ATHENS • Greece was set to unveil a painful 2016 draft Budget yesterday meant to satisfy international creditors, projecting the economy will stay in recession next year before returning to growth in 2017, in line with the estimates by the country's lenders.
After seven months of heated negotiations with its European Union/International Monetary Fund creditors, Athens agreed in July to implement spending cuts and economic reforms in exchange for a €86 billion (S$138 billion) bailout that kept it in the euro zone under strict supervision.
Although government officials have expressed optimism that the recession this year will be milder than projected in the bailout programme, due to an increase in tourism revenues and stronger than expected first-half data, any change in the economic forecasts will only come later.
The debt-ridden economy is officially expected to shrink by 2.3 per cent this year and 1.3 per cent next year. Public debt is seen rising to 196 per cent of gross domestic product in 2015 and peak at 201 per cent in 2016, including the new loans.
"The main targets of the draft Budget will not differ from the estimates in the bailout," a Finance Ministry official told Reuters. "Our estimate is for a shallower recession this year and that might be reflected in the final Budget that will be submitted to Parliament in November, after the first review of the new programme," the official said.
The bailout projects a 0.25 per cent primary budget deficit before debt service this year and a surplus of 0.5 per cent next year.
Greece is meant to achieve a primary surplus of 3.5 per cent of GDP a year from 2018 under the August deal. Athens wants to conclude the first bailout review and recapitalise its banks as soon as possible to launch talks with euro zone governments on debt relief, hoping to lure back investors and eventually regain market access, leftist Prime Minister Alexis Tsipras told lawmakers on Saturday.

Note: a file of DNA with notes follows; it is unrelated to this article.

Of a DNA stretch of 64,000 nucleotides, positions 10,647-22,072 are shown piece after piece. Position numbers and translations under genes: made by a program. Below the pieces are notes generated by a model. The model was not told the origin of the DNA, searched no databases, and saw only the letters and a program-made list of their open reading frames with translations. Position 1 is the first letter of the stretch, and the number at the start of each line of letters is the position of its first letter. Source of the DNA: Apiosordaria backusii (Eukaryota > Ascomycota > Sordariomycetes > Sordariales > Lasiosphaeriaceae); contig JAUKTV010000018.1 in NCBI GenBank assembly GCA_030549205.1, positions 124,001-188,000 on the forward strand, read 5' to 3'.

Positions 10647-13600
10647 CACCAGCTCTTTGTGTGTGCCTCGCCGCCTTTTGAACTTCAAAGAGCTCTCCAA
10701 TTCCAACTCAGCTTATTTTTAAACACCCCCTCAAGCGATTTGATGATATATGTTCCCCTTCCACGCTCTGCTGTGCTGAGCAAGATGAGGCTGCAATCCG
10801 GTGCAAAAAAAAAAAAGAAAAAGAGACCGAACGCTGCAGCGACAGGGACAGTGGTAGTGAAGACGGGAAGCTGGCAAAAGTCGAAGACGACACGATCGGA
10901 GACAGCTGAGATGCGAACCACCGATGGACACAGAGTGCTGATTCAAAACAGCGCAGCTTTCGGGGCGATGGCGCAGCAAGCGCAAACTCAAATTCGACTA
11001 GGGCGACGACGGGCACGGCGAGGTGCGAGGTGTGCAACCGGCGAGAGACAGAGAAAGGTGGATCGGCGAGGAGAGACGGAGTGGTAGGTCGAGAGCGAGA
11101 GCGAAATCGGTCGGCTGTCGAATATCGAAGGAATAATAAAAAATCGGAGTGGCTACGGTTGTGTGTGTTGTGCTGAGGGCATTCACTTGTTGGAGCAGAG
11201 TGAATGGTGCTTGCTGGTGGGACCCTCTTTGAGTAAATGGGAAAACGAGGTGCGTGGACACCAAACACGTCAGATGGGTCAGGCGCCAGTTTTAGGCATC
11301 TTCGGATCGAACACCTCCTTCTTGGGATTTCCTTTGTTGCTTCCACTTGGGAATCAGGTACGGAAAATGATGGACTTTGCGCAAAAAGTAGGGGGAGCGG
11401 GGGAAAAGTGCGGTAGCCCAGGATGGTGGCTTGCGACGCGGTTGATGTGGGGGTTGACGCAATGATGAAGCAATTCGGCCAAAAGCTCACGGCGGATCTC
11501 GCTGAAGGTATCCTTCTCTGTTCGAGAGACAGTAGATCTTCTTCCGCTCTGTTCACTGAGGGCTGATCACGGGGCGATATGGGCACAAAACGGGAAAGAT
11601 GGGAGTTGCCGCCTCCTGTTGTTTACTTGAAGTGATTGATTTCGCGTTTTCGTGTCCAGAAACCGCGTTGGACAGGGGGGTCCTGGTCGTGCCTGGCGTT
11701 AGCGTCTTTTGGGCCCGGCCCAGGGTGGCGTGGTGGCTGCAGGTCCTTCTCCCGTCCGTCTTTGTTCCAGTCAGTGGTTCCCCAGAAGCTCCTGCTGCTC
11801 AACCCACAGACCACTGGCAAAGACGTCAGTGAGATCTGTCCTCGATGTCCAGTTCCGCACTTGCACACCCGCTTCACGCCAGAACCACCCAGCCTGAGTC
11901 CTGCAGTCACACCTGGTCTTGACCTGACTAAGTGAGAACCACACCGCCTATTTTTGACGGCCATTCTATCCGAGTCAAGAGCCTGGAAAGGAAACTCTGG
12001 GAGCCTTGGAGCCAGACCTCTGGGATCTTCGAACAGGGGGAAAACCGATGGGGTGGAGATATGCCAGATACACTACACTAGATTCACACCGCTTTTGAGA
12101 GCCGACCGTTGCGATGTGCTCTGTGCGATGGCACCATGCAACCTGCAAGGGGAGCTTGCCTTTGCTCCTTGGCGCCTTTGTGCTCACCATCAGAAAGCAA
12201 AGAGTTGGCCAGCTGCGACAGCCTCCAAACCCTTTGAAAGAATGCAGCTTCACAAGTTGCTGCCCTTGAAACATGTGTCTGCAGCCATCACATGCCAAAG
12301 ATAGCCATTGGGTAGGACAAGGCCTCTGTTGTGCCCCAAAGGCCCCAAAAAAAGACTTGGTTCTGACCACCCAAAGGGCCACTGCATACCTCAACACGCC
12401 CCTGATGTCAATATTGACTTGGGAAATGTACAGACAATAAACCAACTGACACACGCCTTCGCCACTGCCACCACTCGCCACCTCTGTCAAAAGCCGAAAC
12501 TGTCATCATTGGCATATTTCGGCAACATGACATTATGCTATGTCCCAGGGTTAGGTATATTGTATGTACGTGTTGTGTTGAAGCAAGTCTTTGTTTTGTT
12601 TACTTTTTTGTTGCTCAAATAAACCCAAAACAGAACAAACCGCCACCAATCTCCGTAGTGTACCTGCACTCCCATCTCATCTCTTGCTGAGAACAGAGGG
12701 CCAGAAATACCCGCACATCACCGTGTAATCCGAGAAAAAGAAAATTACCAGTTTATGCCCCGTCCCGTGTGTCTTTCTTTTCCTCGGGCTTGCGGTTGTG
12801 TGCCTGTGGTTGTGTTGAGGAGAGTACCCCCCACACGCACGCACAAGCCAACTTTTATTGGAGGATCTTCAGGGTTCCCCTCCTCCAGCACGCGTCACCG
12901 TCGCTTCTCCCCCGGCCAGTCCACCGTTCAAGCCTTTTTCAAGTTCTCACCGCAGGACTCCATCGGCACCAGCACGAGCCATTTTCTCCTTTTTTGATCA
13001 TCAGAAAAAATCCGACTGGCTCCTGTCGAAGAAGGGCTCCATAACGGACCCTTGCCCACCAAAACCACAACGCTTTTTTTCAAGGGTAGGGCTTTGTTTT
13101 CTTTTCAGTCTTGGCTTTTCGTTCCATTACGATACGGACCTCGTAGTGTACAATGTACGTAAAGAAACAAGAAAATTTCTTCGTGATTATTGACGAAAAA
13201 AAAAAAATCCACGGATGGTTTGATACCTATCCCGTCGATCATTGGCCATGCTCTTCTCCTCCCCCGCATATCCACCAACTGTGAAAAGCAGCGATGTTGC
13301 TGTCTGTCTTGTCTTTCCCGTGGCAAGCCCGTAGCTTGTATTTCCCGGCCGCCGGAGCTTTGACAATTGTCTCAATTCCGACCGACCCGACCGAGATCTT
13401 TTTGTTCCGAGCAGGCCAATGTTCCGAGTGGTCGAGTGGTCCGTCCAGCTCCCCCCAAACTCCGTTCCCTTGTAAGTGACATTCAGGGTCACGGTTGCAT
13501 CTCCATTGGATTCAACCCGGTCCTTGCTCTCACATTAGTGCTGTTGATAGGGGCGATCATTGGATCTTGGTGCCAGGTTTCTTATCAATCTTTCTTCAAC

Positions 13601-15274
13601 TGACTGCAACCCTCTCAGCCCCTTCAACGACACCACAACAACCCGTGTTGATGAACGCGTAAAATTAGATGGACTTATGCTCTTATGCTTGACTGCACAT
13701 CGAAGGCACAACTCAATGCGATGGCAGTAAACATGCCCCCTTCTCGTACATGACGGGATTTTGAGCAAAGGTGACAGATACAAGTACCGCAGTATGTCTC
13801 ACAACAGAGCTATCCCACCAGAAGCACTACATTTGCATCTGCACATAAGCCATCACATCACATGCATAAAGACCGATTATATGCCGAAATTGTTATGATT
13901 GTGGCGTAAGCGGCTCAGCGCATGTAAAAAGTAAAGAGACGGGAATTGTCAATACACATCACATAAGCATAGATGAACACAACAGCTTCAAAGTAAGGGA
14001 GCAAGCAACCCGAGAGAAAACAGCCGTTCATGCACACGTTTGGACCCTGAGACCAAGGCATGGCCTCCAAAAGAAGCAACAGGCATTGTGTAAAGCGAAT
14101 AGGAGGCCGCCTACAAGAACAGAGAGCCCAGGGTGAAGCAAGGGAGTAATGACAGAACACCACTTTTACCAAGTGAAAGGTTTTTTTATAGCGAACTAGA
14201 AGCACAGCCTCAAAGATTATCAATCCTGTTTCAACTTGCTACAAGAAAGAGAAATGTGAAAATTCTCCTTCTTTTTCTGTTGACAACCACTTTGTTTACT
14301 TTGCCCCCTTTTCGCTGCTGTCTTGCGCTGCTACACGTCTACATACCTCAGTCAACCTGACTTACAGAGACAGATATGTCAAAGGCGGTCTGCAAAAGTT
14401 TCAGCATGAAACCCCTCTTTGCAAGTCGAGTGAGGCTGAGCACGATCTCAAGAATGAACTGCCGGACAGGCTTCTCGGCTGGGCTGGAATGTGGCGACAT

Diplomats and Greek officials say Mr Tsipras and his Syriza party have decided to stop fighting the creditors for now and comply with the bailout in the quest for early debt relief and a return to economic independence.
Finance Minister Euclid Tsakalotos was set to meet his euro zone counterparts in Luxembourg yesterday evening to discuss a set of reforms that Athens needs to enact by mid-November to qualify for the next tranche of bailout funds. At the same time, Mr Tsipras will present his four-year government programme to lawmakers in Athens before a confidence vote tomorrow.
The government controls 155 MPs in the 300-seat Parliament and is expected to pass the vote easily. Mr Tsipras was re-elected last month on a mandate to implement the bailout and find ways to ease the social pain that it will entail for the poorest Greeks.
Government officials said he will tell Parliament that Greece will stick to the bailout, fight corruption and reform the state. But he will also outline what the government calls "grey areas" where it believes it can negotiate better terms or find alternative measures with the same fiscal impact.
Along with debt rescheduling, these areas include labour law, pension reforms, the liberalisation of the energy market and a controversial 23 per cent tax on private education. "We want to dive deep, complete the bailout review and the bank recapitalisation, and then move on to the debt talks," a government official told Reuters.